*Note this version of the Texas Method deviates from the most common versions in a few ways. It excludes the power clean and power snatch in favor of lighter, higher-volume deadlifts and barbell rows. This example also places the intensity Deadlift effort at the end of the squat and upper-body volume day.
With this program in mind, the lifter can make small changes to run out the novice phase with no big shifts in focus, no dramatic alterations to exercise selection, and continued prioritization that drives the intensity of the program gradually upward. Here is one example of how a lifter might go from the steady daily PRs of a novice program to steady weekly PRs with the Texas Method.
MED Changes from Novice to Texas Method
With the basic Texas Method as a target program, you know on which days you will want to prioritize the volume stress and which will prioritize the intensity stress for each lift. With that in mind, your program can gradually shift from one form to another in a stepwise manner. First, reduce the volume on your target intensity days, while increasing the volume on your target volume days:
Note that these changes likely will not take place all at once. The above program reduced the volume on Friday for the squat, press, and bench press, continuing the linear progression of adding weight. As a trade-off, volume is added to the Monday workout with an appropriate reduction in intensity to accommodate the change. The deadlift made a similar change, dropping to one set of three repetitions to allow for continued increases in load while adding volume to the Friday and adjusting the intensity accordingly.
Another progression in volume and adjustments will bring you to the basic Texas Method example above:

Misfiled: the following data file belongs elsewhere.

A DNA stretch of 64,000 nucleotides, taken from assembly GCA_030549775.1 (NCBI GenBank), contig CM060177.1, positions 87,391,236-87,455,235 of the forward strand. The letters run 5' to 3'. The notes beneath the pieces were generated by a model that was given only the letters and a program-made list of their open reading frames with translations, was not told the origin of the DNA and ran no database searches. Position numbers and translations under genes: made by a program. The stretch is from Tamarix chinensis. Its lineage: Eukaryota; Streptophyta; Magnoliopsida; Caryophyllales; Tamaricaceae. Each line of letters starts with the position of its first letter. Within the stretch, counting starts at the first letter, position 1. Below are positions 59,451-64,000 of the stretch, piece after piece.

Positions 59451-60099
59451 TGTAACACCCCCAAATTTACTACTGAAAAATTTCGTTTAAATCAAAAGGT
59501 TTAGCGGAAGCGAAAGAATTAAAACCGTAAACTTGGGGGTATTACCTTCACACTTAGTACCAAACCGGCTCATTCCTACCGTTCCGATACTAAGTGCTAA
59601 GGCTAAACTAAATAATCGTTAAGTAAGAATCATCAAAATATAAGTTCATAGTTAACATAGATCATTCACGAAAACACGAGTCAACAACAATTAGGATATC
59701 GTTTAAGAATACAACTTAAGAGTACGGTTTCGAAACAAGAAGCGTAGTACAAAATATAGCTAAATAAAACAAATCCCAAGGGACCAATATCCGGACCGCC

With these shifts, you have transitioned smoothly from a general program to one that is more specific to you.
But wait, there’s more…
You cannot get away from the fact that as programming becomes more advanced, more complex, and more specific, its application narrows considerably. Everyone starts with a typical novice program, but not everyone will find applicability in the version of the Texas Method outlined above. These hypothetical transitions from novice to the Texas Method can only serve as examples of the program’s applicability. We chose a version of the Texas Method, but the proof of the pudding is in the eating, and the details of any program are going to be worked out through application, use, and your own adaptation to the program, making it useful.
In the hands of the uninformed, the Texas Method becomes a template, and templates without informed progressions lose their usefulness very quickly. Next time we will discuss how to treat the Texas Method as…well a method of programming rather than a simple template. Specifically, we will discuss how the bifurcation of volume and intensity can set you up for long term training success. We will outline different versions of the Texas Method and discuss how those versions will continue to transition a lifter into other useful programming frameworks.